The book Nielsen & Chuang "Quantum Computation and Quantum Information" presents the concept of tensor products as follows.

Suppose we have the vectors $|v\rangle$ and $|w\rangle$ which exist in vector spaces $V$ and $W$ respectively. We also define the linear operators $A$ and $B$ which exists in same respective vector spaces. Then we can define the tensor product of these vectors and operators which behaves as follows

$$\left(A\otimes B\right)\left(|v\rangle\otimes|w\rangle\right) = A|v\rangle\otimes B|w\rangle \tag{1}$$

I can accept this as definition, but my question arises from an exercise where it asks to evaluate $$\langle\psi\,|E\otimes I|\,\psi\rangle\tag{2}$$ where $E$ is a positive operator and $|\psi\rangle$ is any of the four Bell states. However the book does not describe the behaviour of the expression $$(A\otimes B)(|v\rangle)\tag{3}$$ My assumption is that this is not a valid expression since $|v\rangle$ does not exist in the vector space $V\otimes W$ on which the operator is defined. Am I correct in thinking this? How does one expand the inner product in equation (2)?


1 Answer 1


It is a perfectly well-defined expression because the tensor product is a linear space.

The vectors $|v\rangle\otimes |w\rangle$ form a basis of the whole tensor-product vector space, so any vector (including Bell's state) in this space may be written as linear combinations of such basis vectors. $$ |\psi \rangle = \sum_{ij} c_{ij} |v_j\rangle\otimes |w_j\rangle $$ Because the operators are linear and we know how to act on each term, the result of the action of the operator $L$ is $$ L |\psi \rangle = \sum_{ij} c_{ij} L |v_j\rangle\otimes |w_j\rangle $$ where your formulae already say how to evaluate the individual terms e.g. for $L = E\otimes I$.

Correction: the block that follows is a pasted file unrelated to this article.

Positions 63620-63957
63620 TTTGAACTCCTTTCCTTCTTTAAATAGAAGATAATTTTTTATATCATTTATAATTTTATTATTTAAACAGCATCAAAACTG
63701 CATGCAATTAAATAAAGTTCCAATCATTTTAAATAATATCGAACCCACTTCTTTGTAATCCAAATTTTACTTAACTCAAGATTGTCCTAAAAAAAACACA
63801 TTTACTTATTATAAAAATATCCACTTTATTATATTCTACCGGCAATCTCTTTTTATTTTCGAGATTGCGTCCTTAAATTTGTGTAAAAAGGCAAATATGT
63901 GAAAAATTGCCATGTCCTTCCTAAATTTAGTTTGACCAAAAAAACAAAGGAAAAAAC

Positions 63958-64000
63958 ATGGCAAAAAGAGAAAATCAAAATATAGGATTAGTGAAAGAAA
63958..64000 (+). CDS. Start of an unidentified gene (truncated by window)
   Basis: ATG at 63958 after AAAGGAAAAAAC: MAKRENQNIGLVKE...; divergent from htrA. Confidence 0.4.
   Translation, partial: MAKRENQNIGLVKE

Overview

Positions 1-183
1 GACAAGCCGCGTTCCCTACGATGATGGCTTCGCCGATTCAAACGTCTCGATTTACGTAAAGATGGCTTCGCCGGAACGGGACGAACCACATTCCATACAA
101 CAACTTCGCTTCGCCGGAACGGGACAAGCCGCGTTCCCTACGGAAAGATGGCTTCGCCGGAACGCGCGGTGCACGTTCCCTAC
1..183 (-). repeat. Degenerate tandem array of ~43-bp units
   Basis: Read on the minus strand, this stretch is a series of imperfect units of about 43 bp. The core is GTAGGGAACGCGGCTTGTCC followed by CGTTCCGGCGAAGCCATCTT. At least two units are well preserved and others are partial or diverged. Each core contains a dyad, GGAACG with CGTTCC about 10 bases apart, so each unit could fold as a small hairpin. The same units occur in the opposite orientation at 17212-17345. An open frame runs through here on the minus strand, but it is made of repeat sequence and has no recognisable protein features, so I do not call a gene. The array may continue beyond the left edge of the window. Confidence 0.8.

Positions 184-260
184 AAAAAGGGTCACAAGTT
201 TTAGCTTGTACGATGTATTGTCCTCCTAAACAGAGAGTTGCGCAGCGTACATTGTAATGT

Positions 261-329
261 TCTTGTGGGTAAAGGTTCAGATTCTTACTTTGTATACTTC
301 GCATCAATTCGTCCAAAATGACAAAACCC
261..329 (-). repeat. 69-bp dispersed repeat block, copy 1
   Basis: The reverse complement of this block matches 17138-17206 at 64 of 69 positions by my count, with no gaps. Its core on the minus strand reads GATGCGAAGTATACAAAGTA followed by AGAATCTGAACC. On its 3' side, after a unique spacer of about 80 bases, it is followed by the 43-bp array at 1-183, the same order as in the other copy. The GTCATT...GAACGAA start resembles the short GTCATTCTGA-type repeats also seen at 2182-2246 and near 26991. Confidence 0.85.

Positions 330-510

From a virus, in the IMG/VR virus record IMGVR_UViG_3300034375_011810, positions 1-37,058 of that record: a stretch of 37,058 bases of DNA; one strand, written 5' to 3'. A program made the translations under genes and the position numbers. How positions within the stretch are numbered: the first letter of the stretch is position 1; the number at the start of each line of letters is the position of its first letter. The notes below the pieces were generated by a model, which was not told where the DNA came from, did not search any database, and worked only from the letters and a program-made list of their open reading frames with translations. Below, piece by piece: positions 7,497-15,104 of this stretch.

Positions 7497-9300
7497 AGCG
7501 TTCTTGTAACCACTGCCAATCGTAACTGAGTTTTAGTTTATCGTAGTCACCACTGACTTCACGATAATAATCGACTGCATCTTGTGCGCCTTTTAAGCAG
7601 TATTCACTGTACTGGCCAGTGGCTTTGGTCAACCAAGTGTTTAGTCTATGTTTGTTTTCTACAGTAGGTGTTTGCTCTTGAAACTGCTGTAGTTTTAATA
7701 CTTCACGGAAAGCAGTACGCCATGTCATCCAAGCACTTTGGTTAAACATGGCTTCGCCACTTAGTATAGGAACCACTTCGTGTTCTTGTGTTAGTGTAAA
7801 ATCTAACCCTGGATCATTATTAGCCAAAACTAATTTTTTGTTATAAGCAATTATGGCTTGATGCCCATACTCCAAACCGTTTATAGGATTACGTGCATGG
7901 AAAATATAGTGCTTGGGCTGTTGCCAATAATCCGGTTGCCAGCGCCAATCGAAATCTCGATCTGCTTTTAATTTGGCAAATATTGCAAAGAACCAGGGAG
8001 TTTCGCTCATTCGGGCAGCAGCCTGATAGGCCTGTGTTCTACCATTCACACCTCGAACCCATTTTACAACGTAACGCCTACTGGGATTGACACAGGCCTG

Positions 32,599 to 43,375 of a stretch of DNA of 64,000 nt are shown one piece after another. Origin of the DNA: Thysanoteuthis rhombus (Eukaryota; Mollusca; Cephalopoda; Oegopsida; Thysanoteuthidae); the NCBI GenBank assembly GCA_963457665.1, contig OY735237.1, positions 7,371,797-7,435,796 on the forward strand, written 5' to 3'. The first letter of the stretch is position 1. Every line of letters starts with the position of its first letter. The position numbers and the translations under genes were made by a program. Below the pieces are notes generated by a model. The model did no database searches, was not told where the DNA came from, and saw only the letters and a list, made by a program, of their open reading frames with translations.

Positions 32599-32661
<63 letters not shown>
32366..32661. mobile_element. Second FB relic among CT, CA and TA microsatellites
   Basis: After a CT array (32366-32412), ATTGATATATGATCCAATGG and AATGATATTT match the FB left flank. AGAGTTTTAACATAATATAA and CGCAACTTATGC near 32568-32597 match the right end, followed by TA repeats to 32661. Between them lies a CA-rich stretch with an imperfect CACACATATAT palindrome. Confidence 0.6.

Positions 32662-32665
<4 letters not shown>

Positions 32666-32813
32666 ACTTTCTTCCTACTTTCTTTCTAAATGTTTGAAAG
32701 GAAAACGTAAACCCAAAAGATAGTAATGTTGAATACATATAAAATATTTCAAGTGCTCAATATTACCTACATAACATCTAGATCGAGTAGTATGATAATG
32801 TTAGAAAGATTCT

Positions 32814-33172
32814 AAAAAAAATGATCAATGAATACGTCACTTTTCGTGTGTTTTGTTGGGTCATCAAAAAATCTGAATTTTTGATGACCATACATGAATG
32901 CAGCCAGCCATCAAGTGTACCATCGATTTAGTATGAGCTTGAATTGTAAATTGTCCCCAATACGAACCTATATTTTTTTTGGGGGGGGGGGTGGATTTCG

The natural inner product of two vectors on the tensor product space is given by the simple product of the factors. Choose a basis like above, and write the inner product of two basis vectors as products in the most straightforward way. $$ \langle v_i| \otimes \langle w_j| \cdot |v_m\rangle \otimes |w_k\rangle = \langle v_i|v_m\rangle \cdot \langle w_j|w_k\rangle$$ This again defines the inner product for any two vectors, by linearity. Decompose each of the two general vectors in the tensor product space that enter the inner product as a linear combination of the simple $vw$ basis vectors above, apply the distributive law to calculate the inner product of each term, and sum the terms with the same coefficients.

  • $\begingroup$ Thank you very much for your response. So in the case of the Bell state $|\psi\rangle =\frac{|00\rangle + |11\rangle}{\sqrt{2}}$, it is equivalent to expressing it as $|\psi\rangle = \frac{1}{\sqrt{2}}|0\rangle\otimes|0\rangle + \frac{1}{\sqrt{2}}|1\rangle\otimes|1\rangle$. Which then implies $\langle\psi|E\otimes I|\psi\rangle = \frac{1}{2}\langle 0|\,E\,|1\rangle\langle 0|\,I\,|1\rangle$ Is this correct? $\endgroup$
    – Hedra
    Aug 3, 2014 at 10:35
  • 2
    $\begingroup$ @Hedra : Yes to your first question. It is exactly the same thing, the first notation is more compact. No to your second question, you have $4$ terms, note that $E\otimes I|\psi\rangle = \frac{1}{\sqrt{2}}E|0\rangle\otimes I|0\rangle + \frac{1}{\sqrt{2}}E|1\rangle\otimes I|1\rangle$ $\endgroup$
    – Trimok
    Aug 3, 2014 at 11:33
  • $\begingroup$ ahh, now that I see it it's obvious, but I guess I expected that given that I was confused about notation. Thanks to you both. $\endgroup$
    – Hedra
    Aug 3, 2014 at 12:00

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